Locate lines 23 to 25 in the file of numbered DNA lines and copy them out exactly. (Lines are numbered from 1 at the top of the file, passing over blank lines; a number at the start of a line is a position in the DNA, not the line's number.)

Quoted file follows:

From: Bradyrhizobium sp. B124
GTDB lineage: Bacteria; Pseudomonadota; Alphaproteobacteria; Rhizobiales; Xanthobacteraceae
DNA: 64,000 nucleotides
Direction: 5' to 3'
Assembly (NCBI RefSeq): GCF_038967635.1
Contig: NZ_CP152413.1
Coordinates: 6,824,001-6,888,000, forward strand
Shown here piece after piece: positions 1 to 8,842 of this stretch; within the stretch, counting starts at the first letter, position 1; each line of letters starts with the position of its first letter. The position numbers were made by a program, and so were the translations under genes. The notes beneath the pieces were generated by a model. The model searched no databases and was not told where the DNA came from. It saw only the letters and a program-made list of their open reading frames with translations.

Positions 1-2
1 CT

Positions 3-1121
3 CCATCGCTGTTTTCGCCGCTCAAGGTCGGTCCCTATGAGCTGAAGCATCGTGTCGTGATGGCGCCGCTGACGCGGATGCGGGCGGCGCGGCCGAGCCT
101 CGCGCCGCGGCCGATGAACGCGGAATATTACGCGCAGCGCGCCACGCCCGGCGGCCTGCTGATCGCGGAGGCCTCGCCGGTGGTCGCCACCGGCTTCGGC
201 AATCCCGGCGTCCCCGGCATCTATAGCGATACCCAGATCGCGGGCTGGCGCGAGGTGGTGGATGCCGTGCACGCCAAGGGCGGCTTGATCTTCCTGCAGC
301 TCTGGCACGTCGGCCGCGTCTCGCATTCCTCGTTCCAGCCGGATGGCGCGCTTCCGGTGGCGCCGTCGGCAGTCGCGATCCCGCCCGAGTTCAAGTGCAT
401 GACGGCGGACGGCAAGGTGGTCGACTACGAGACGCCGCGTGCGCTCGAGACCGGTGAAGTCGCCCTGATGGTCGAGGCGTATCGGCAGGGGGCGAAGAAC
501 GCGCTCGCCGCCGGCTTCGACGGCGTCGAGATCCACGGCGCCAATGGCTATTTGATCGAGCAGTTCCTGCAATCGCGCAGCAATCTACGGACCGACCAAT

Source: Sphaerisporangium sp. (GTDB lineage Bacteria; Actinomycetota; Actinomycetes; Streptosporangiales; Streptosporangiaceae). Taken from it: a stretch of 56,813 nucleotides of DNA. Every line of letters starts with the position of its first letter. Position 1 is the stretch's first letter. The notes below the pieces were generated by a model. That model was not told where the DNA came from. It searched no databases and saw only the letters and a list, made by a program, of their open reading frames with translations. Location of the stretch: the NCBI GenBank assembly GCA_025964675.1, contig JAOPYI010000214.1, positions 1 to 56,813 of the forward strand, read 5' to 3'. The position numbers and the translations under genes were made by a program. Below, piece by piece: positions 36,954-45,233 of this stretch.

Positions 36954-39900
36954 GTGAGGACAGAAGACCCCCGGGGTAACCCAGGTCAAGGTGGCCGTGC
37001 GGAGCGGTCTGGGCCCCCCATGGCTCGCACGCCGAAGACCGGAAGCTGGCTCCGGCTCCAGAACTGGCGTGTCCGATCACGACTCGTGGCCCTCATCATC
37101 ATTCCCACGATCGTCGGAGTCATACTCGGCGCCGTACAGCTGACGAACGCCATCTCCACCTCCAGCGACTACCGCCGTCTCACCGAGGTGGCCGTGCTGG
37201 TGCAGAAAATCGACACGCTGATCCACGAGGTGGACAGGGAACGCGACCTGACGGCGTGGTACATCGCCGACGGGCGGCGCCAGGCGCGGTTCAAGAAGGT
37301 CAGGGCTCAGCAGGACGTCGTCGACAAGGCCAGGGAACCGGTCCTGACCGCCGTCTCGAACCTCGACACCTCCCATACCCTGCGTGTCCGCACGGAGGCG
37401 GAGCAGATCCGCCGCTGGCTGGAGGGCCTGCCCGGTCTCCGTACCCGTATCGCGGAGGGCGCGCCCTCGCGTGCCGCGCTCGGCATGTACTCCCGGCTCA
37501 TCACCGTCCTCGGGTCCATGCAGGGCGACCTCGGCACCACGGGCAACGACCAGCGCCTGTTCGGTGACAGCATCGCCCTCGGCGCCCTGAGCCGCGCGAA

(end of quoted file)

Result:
37201 TGCAGAAAATCGACACGCTGATCCACGAGGTGGACAGGGAACGCGACCTGACGGCGTGGTACATCGCCGACGGGCGGCGCCAGGCGCGGTTCAAGAAGGT
37301 CAGGGCTCAGCAGGACGTCGTCGACAAGGCCAGGGAACCGGTCCTGACCGCCGTCTCGAACCTCGACACCTCCCATACCCTGCGTGTCCGCACGGAGGCG
37401 GAGCAGATCCGCCGCTGGCTGGAGGGCCTGCCCGGTCTCCGTACCCGTATCGCGGAGGGCGCGCCCTCGCGTGCCGCGCTCGGCATGTACTCCCGGCTCA